Uber and Lyft have a remarkable (and frightening) ability to steamroll over a community. They’re currently proving that with their return to Austin.
RideAustin, the homegrown, nonprofit rideshare app currently in Austin, is begging for help now that big fish Uber and Lyft have returned to town. Its ride volume has decreased by 36-percent since the tech giants rolled back onto Austin streets, meaning it might get crushed for good without steady local attention.
We were intrigued by RideAustin when we visited the city for SXSW. Its payment model — in which it keeps a $2 commission and the driver gets the rest — seemed infinitely more beneficial to drivers, while offering the community government the chance to set the rules. We thought the experiment was the future of ridesharing … but that future is being trampled on as Uber and Lyft stampede back into town.
One of the feathers RideAustin is eagerly showing off in its cap is its charitable contributions. The app has a feature that lets you round up your fare to the nearest dollar, with the surplus going to the local charity of your choice. Thanks to that, they have raised more than $250,000 for various charities, including Austin Pets Alive, the Central Texas Foodbank, and Dell Children’s Hospital.
RideAustin also subtly points out that, by choosing not to use fingerprint-based background checks, Uber and Lyft are actually going against the wishes of Austinites. Last year the majority voted in favor of Prop 1, which made the background checks mandatory. As David Butts, a proponent of the new regulation, told the New York Times:
We happen to believe that government has a role to play. And the idea that we’re just going to give them a blank check and say, ‘Self-regulate and we’ll take your word for it’ was not acceptable to the majority of voters in this city.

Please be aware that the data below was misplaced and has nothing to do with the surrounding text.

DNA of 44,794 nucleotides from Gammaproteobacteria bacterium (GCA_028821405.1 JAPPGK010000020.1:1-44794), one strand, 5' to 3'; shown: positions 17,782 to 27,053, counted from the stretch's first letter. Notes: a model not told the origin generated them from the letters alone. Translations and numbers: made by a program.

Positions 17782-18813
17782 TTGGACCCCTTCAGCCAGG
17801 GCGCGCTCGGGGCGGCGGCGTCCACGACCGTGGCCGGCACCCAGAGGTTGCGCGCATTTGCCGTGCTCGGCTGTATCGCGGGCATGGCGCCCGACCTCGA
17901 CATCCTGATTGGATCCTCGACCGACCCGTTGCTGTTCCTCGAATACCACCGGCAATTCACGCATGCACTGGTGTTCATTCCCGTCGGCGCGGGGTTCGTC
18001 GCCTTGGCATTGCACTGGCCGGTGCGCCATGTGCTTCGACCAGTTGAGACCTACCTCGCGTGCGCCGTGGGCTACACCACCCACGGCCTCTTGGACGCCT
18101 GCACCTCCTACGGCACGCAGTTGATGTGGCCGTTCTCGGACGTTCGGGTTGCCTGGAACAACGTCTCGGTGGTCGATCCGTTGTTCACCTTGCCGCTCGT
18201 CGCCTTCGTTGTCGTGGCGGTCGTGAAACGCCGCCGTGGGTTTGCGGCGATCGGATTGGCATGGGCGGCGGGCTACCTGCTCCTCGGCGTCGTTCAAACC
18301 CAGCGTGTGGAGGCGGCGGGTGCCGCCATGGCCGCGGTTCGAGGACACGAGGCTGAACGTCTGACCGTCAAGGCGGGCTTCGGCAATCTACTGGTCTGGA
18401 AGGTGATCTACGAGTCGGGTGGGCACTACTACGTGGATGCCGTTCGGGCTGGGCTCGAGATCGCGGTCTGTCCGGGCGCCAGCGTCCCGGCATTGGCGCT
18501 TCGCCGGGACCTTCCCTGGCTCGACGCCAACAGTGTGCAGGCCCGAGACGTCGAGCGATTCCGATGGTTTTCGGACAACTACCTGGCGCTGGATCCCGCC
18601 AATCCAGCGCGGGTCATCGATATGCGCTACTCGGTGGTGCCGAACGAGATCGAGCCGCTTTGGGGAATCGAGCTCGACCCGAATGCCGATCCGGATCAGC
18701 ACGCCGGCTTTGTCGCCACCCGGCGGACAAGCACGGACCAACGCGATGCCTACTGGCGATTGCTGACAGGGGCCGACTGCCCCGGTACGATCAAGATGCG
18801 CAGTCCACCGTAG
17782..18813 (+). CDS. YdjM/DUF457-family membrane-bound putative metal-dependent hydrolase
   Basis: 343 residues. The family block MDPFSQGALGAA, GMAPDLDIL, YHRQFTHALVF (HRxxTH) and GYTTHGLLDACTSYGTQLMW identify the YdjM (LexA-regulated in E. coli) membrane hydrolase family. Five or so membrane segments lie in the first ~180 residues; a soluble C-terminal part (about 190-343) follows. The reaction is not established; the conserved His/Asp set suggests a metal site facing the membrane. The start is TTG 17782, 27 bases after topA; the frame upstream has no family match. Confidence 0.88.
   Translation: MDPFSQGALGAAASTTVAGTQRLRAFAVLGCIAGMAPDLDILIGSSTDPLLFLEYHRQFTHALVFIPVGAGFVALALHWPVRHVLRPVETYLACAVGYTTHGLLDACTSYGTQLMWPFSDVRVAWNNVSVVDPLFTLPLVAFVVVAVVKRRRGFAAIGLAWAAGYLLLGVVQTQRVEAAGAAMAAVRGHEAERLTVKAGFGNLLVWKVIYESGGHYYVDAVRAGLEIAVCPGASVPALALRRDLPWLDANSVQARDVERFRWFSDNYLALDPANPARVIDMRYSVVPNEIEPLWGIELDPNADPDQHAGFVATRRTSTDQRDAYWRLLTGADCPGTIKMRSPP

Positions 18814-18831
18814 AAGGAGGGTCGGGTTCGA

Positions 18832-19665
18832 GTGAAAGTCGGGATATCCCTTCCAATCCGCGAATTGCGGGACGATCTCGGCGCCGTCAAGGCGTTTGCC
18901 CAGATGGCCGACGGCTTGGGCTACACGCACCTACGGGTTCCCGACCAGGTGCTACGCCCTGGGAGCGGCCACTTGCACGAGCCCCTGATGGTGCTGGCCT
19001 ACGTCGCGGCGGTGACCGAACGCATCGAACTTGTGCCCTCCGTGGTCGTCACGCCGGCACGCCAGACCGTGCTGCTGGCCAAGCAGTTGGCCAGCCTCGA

Easier for riders?
If citizens are using Uber and Lyft over RideAustin, that must mean that they find something more convenient about those apps, right?
Maybe that’s true, but just because it’s convenient doesn’t mean it’s commendable. And it’s not always the best for the drivers working for the apps, either. Uber and Lyft both have a history of exploiting workers, either through undercutting their pay or not offering basic protections or benefits.
RideAustin chooses to point out its benefits for local drivers: “You have a choice in how you ride, and whether your money stays right here in Austin – or goes to Silicon Valley billionaires” — which is a touch misleading. Most of money would probably go to Austin drivers regardless of which app the riders were using, but there is a difference in percentages. According to RideAustin, it has paid out over $5 million to riders than it would have with Uber and Lyft’s payment structure — due to taking zero commission on standard rides.
It’s very easy to dismiss what Uber and Lyft do, because Uber and Lyft are more convenient, or more widespread. But just because the solution they offer is easy doesn’t mean it comes without strings attached. If left unchecked, they can exploit local drivers while offering little to the community in return.